Chrome OS Stories July 13
Chrome OS Stories June 27
Coinciding with the announcement of Project Bloks, Google today introduced new updates and improvements to a slew of classroom tools at the ISTE education technology conference. Announcements include public availability of Cardboard Expeditions, Google Cast for Education, quiz support with automatic grading in Google Forms, and new creative apps for Chromebooks.
Chrome OS Stories June 24
Chrome OS Stories June 18
In this week’s top stories: What’s new in the Android N Dev Preview 4, the official OnePlus 3 launch and first impressions, Android apps come to Chromebooks in Chrome OS Dev 53, and much more. Head below for the handy links to these and the rest of this week’s top shared stories.
Chrome OS Stories June 17
Announced at Google I/O 2016, Androids apps and the Play Store are now officially on Chromebooks. Chrome OS 53 is rolling out now to all devices in the developer channel, but the Play Store is only showing up on the ASUS Chromebook Flip. Early users are reporting bugs, but reactions are generally positive with performance improvements over Android apps installed via ARC Welder.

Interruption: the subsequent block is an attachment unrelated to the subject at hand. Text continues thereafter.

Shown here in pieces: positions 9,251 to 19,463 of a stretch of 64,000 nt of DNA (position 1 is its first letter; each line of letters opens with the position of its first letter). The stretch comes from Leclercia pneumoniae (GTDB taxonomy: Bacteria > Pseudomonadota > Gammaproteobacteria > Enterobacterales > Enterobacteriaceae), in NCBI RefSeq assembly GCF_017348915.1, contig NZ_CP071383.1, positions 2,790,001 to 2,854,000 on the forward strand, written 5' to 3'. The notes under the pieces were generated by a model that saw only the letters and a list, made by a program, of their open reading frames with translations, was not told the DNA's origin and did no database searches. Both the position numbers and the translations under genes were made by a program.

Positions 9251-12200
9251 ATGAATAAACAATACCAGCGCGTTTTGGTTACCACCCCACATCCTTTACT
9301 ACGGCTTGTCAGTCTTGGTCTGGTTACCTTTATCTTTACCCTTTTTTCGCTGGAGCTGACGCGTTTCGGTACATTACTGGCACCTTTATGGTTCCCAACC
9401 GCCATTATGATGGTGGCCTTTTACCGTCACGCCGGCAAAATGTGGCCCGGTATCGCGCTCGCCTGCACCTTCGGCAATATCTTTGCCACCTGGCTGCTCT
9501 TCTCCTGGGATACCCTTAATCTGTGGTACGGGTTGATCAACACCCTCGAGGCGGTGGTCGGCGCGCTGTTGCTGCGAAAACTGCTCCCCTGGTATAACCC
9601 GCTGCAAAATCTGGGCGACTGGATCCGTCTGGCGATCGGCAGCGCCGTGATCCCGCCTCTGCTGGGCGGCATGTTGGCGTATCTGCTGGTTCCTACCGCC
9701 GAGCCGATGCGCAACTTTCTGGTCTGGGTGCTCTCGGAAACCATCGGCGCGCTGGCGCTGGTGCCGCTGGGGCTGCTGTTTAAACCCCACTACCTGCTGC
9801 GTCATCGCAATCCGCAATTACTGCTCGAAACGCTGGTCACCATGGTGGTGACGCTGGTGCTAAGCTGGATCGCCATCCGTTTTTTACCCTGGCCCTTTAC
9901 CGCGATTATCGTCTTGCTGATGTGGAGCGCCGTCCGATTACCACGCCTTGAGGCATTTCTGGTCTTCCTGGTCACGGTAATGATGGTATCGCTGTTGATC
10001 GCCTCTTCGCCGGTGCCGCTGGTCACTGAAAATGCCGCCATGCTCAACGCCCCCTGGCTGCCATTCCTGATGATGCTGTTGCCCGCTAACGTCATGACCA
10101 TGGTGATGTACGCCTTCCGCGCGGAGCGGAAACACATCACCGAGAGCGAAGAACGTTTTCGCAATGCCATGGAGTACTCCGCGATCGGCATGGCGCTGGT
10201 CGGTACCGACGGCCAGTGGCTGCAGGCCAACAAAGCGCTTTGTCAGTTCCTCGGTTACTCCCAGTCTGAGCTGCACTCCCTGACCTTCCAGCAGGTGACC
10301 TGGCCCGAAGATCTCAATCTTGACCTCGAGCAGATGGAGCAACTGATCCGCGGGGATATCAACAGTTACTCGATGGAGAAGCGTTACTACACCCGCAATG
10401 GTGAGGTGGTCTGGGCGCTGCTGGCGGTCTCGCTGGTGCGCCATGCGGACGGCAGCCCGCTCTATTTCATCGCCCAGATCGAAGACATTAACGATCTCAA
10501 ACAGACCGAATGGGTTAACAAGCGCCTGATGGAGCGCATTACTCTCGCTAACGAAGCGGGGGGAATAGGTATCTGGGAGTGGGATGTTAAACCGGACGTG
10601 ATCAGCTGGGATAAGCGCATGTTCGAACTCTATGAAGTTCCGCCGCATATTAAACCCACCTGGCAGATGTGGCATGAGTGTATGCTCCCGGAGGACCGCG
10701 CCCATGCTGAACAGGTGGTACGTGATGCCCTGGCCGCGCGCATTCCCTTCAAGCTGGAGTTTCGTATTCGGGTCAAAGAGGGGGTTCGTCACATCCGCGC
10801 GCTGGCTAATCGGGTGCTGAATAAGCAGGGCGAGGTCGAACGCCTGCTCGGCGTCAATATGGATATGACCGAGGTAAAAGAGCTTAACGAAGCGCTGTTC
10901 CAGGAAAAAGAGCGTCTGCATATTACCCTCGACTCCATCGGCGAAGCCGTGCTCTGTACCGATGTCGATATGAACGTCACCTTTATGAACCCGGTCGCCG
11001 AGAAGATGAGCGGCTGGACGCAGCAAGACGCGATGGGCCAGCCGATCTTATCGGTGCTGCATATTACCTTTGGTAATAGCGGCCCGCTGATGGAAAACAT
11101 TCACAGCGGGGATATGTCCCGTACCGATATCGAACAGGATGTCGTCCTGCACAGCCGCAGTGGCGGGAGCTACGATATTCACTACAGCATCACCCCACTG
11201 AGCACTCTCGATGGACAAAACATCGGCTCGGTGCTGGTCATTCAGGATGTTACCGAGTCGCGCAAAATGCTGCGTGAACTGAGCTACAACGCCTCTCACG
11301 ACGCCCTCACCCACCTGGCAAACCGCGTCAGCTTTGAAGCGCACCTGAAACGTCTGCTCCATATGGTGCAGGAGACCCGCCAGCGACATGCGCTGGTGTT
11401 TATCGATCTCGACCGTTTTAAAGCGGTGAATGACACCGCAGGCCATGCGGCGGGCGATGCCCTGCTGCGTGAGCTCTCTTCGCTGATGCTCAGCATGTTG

Chrome OS Stories May 21
This year’s I/O was a big one. Maybe not the largest in terms of new products and services, but definitely not the smallest either. Among other things, the Mountain View, California company announced its Daydream VR platform for Android, an evolution of the Google Now assistant in the form of an AI-powered “Google Assistant,” a couple of new messaging apps and some hardware to play the part of debuting the Assistant, a new version of Android Wear, and more.
The keynote had this overarching theme that Google is no longer just a company that does search and ads. Now, Google is diving head first into artificial intelligence and machine learning, and most of the things that were announced in the keynote fell into that narrative for the most part. This is the stuff that’s not coming out for at least half a year. Most things, from Allo and Duo to Google Home, felt half-baked. It felt like everything was unfinished, and to some degree, that’s true. It’s still early days.
While Google wanted to paint this big picture of what the company envisions for the next few years and beyond, it saved some of the stuff that’s actually really cool today for other events at the conference. The most obvious of these was the press-only event Google hosted on day 2, showing off a huge new feature for Chrome OS: support for the Play Store that has long been tied down to Android. We’ve known this was coming for a long time, but now it’s here — serving as the next move to make Chrome OS and Android more alike than ever…